Wylie Vale

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Wylie W. Vale, Jr.
Born (1941-07-03)July 3, 1941
Houston, Texas
Died January 3, 2012(2012-01-03) (aged 70)
Hana, Hawaii
Citizenship United States of America
Fields Endocrinology
Institutions Salk Institute
Alma mater Rice University, Baylor College of Medicine
Doctoral advisor Roger Guillemin
Known for discovery of key neuroendocrine hormones[1]
Notable awards Fred Conrad Koch Award [2]
Hans Selye award[3]

Wylie Walker Vale Jr. (July 3, 1941 – January 3, 2012) was an American endocrinologist who helped identify hormones controlling basic bodily functions.[4][5]

Early life and education[edit]

Vale was born in Houston, Texas, on July 3, 1941. He completed a B.A. degree in biology at Rice University and obtained a Ph.D. in physiology and biochemistry from Baylor College of Medicine. He commenced employment at the Salk Institute for Biological Studies in San Diego, California, in 1970.[6]

Career[edit]

In collaboration with his advisor and mentor Roger Guillemin, Vale contributed to the discovery, isolation and identification of thyrotropin releasing hormone and gonadotropin-releasing hormone in the 1970s;[citation needed] work that led to the Nobel Prize for Guillemin.[7]

At the Salk Institute, Vale led efforts in identifying the group of hormones involved in human growth, reproduction and temperature.[8] His group discovered, isolated and identified corticotropin-releasing hormone (CRF/CRH) in 1981 and growth hormone releasing factor (GHRF) in 1982.[7]

Vale also founded two biotechnology companies, Neurocrine Biosciences and Acceleron Pharma.[7]

Vale was head of both the Clayton Foundation Laboratories for Peptide Biology and the Helen McLoraine Chair in Molecular Neurobiology at the Salk Institute.[6] He died in 2012.[6]

References[edit]

  1. ^ Montminy, M.; Lee, K. -F.; Rivier, J. E.; Rivier, C.; Reichlin, S. (2012). "Wylie Vale: Neuroendocrine master". Proceedings of the National Academy of Sciences 109 (10): 3604–3605. doi:10.1073/pnas.1201696109. PMC 3309770. PMID 22355104.  edit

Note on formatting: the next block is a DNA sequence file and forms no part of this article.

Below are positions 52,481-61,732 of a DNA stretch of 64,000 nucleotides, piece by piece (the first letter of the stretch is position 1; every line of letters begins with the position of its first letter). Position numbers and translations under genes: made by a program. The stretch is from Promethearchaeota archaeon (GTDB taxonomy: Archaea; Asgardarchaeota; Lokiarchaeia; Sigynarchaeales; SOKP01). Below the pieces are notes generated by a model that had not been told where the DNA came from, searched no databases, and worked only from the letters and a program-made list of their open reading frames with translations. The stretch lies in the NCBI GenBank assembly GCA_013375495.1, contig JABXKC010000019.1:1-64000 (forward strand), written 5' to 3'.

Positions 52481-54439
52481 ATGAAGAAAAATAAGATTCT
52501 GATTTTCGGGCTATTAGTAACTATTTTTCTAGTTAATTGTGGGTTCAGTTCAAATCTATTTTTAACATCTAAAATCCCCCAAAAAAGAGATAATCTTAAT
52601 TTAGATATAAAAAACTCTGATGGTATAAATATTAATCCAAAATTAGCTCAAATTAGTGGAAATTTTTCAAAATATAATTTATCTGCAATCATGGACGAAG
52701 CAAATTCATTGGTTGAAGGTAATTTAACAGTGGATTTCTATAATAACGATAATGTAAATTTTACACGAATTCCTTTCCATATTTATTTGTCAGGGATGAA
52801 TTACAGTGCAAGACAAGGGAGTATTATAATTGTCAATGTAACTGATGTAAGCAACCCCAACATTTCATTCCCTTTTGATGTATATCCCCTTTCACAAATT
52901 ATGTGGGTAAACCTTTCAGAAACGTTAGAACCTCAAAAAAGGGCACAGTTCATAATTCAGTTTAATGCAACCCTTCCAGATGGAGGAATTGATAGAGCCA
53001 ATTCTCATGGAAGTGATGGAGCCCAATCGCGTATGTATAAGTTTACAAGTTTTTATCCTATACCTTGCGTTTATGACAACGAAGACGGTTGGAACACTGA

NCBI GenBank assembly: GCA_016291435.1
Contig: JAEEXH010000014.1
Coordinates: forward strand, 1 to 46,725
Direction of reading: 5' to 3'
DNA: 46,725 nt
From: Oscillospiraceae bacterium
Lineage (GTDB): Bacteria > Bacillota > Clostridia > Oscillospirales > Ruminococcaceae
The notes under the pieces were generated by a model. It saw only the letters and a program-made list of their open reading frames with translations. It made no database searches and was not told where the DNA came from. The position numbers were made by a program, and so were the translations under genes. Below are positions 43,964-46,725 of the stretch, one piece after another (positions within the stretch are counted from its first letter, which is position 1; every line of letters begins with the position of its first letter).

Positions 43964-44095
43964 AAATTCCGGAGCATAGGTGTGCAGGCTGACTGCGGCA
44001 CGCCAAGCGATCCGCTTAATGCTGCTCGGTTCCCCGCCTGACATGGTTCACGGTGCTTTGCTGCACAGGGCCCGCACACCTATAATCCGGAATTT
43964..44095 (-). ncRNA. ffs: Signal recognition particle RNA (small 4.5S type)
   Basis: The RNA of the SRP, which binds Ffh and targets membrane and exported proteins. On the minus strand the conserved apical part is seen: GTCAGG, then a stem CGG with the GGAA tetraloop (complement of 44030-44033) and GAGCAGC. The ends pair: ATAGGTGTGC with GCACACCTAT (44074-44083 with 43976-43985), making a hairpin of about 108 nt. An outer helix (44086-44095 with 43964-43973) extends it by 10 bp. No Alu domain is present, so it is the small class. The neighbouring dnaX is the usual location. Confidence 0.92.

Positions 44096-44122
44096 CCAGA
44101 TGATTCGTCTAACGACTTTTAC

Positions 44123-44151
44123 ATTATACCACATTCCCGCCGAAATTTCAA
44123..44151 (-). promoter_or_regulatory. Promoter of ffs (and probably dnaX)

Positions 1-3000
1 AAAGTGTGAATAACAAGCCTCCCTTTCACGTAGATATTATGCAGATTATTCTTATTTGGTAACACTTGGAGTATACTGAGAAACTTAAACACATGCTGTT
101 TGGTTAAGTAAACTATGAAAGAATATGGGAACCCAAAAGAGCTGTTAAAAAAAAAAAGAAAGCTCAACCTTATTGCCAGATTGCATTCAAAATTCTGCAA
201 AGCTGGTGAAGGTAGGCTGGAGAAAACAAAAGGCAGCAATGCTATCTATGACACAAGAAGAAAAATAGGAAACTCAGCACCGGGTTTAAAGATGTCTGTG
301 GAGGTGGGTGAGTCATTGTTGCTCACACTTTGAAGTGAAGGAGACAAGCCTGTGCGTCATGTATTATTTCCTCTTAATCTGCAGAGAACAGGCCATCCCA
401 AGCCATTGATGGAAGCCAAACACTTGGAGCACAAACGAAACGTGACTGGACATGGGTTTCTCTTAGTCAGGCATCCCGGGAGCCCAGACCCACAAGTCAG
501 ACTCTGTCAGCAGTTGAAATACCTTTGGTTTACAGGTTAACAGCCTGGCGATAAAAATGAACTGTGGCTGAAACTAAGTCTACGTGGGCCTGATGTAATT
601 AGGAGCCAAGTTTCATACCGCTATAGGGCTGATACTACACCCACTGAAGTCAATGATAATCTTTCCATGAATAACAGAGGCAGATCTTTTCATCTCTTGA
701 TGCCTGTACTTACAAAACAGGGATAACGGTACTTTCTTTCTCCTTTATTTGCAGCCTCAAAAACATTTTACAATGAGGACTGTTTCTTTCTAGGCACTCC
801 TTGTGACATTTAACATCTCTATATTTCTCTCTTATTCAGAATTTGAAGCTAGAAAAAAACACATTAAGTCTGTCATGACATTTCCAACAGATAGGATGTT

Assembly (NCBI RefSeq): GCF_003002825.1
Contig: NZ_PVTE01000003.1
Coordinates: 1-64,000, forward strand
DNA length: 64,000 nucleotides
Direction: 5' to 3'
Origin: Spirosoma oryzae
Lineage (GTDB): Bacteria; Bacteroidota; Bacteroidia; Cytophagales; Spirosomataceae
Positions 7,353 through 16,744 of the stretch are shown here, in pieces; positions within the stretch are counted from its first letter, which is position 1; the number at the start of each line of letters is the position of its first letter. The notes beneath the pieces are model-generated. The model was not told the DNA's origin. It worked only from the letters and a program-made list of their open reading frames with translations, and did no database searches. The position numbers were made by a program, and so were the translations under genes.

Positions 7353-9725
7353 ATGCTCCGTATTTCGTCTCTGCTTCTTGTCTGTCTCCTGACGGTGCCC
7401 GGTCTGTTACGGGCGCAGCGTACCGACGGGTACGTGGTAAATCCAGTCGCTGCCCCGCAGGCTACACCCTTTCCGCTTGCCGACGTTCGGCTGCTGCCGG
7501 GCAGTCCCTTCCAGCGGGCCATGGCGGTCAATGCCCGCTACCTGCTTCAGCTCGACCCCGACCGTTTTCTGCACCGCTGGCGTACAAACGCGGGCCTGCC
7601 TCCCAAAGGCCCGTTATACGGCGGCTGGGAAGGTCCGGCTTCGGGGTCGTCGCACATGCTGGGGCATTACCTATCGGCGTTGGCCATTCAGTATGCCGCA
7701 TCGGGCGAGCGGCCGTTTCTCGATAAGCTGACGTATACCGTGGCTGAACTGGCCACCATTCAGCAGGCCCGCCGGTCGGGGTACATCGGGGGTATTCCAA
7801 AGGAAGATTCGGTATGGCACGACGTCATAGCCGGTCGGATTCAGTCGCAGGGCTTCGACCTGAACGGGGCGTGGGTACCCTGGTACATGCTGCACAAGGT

2. ^ Crowley Jr, W. F. (1997). "Citation for the 1997 Fred Conrad Koch Award of the Endocrine Society to Wylie Vale". Endocrine Reviews 18 (4): 612–613. PMID 9267765.  edit
  3. ^ "Wylie W. Vale. Recipient of the 1994 Hans Selye Award". Annals of the New York Academy of Sciences 771: xii–xiv. 1995. PMID 8597388.  edit
  4. ^ Evans, R. (2012). "Wylie Walker Vale Jr (1941–2012)". Nature 483 (7391): 542. doi:10.1038/483542a.  edit
  5. ^ Stenvers, K. L.; Findlay, J. K. (2012). "Inhibins and activins: Towards the future. A tribute to the late Professor Wylie W. Vale". Molecular and Cellular Endocrinology 359 (1-2): 1. doi:10.1016/j.mce.2012.03.001. PMID 22406753.  edit
  6. ^ a b c "Wylie Vale, Salk scientist, pioneer and leader, dies at 70" (Press release). Salk Institute. January 6, 2012. Retrieved 2012-01-16. 
  7. ^ a b c McLellan, Dennis (January 20, 2012), Wylie W. Vale Jr., who made critical discoveries in brain chemistry, dies (reprint (Los Angeles Times original)), The Washington Post, washingtonpost.com, retrieved 2012-01-21 
  8. ^ Wade, Nicholas (January 15, 2012). "Wylie Vale Jr., Groundbreaking Endocrinologist, Dies at 70". The New York Times. Retrieved 2012-01-16.